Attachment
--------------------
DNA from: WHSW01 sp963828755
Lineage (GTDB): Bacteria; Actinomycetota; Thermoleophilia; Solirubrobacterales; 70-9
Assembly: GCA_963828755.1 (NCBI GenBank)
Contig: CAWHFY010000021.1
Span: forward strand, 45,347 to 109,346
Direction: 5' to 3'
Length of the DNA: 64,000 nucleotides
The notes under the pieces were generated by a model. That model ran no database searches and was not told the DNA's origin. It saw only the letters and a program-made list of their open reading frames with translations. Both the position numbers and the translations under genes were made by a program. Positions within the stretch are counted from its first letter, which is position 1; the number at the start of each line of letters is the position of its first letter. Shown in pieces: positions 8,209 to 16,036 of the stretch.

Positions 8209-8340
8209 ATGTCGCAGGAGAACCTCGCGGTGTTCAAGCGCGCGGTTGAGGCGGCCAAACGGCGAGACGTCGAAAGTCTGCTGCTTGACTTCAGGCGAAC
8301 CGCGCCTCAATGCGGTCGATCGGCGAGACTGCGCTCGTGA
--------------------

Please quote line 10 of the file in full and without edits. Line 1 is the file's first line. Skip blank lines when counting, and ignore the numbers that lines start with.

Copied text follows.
8209 ATGTCGCAGGAGAACCTCGCGGTGTTCAAGCGCGCGGTTGAGGCGGCCAAACGGCGAGACGTCGAAAGTCTGCTGCTTGACTTCAGGCGAAC